Further From Death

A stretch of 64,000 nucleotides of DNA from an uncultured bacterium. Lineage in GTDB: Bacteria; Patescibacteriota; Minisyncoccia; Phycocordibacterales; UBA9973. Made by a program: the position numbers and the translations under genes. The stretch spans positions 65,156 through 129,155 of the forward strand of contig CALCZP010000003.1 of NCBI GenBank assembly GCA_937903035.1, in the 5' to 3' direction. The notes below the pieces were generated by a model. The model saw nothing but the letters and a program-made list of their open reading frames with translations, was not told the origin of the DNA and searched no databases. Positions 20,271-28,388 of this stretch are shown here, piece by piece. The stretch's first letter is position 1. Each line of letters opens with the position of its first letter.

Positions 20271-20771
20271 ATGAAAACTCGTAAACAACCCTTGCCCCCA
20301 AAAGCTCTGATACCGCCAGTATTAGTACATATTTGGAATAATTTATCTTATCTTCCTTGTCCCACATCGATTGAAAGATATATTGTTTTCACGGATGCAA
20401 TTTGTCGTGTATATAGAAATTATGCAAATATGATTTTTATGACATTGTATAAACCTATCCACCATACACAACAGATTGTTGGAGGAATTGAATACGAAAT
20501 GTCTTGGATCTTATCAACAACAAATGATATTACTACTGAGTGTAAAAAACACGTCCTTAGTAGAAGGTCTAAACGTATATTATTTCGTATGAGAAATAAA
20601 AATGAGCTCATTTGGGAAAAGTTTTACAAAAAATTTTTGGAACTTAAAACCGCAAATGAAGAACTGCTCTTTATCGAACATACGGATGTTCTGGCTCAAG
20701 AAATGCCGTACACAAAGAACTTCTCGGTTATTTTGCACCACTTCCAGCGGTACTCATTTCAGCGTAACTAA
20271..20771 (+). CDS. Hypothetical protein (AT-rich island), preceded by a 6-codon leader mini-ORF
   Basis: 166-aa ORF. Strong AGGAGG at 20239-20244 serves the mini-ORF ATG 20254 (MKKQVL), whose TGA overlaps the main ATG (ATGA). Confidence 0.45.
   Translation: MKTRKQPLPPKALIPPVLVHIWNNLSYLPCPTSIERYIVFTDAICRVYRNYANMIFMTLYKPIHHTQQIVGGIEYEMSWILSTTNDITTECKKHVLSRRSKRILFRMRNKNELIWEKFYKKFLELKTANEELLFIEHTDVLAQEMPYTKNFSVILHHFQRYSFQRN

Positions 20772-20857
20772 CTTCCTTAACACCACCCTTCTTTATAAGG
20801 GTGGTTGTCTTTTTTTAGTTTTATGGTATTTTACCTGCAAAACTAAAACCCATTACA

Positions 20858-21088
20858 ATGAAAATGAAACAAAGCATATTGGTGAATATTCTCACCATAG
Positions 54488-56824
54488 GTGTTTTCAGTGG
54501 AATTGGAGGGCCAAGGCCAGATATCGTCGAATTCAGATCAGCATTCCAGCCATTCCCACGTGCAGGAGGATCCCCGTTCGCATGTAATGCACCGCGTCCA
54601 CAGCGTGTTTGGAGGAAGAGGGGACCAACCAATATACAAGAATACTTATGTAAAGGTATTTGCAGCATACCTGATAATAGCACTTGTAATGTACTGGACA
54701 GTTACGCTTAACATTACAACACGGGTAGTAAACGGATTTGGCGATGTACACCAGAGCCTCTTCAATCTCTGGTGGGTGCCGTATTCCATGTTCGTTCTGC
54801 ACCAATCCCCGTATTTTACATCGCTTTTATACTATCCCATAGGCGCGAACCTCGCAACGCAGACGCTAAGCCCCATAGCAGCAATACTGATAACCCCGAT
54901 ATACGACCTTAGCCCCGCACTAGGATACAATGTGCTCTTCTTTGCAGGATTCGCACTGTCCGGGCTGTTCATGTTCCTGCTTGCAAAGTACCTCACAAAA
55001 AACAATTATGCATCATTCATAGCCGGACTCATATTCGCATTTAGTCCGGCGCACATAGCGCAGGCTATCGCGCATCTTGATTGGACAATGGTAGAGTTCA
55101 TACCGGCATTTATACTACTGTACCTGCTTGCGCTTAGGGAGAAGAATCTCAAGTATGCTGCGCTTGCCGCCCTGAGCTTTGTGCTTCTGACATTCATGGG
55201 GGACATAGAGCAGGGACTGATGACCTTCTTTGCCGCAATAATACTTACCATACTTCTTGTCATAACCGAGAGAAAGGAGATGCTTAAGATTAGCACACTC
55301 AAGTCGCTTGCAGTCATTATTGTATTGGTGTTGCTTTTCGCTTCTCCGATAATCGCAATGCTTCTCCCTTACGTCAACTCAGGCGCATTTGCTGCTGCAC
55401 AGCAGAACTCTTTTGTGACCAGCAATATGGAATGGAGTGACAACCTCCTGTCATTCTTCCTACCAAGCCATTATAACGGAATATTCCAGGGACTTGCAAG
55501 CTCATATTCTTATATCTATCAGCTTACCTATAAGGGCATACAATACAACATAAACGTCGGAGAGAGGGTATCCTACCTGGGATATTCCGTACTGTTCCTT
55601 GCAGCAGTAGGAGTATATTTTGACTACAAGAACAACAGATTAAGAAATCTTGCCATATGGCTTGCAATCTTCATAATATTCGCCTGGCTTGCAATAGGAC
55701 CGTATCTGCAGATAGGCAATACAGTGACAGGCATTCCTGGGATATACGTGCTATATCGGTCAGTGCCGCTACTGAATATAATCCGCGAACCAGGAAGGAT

[caption id="attachment_3069" align="aligncenter" width="500"] Don't let his cuteness fool you.[/caption] My favorite book of all time (OF ALL TIME) is Catch-22. If you haven’t read it then stop everything and go do that. I’ll see you in like two weeks. Welcome back. Pretty great book, right? What, you spent the last fortnight finishing Gossip Girl on Netflix? Ok fine, I really want to make this point so I’ll just give you the background. Catch-22 is a morbidly hilarious satire set during World War 2 featuring a group of bomber pilots with a dim view of their lifespans. The most morose of them is Dunbar, who seeks to prolong the small amount of life he has left by making it as miserable as possible. In one scene he’s talking to the idealistic Clevenger - in his 20s – and calls him old. Clevenger protests and Dunbar says, “You’re inches away from death every time you go on a mission. How much older can you be at your age?” Ok, so it’s not the most optimistic book, but Dunbar’s statement here is incredibly profound: How old you are isn’t just how long it’s been since you’ve been born, it’s also how close you are to death. “Thanks Ken,” you say, “Now I have to worry that I’m old even before I’m old.” But as usual, I take the optimistic path. Aside from the fact that we all march inexorably towards our deaths, I think Dunbar’s perspective gives us hope. Because if you take actions to push back that date you are in a very real way getting younger. If you eat an apple instead of dessert, if you take the stairs instead of the elevator, if you come in and train instead of slumping on the couch watching Pawn Star reruns, you extending your life, pushing back that inevitability by a minute, an hour, a day. So turn Dunbar’s pessimism into motivation, because ever night you might be a day further from birth, but you don’t have to go to sleep a day older.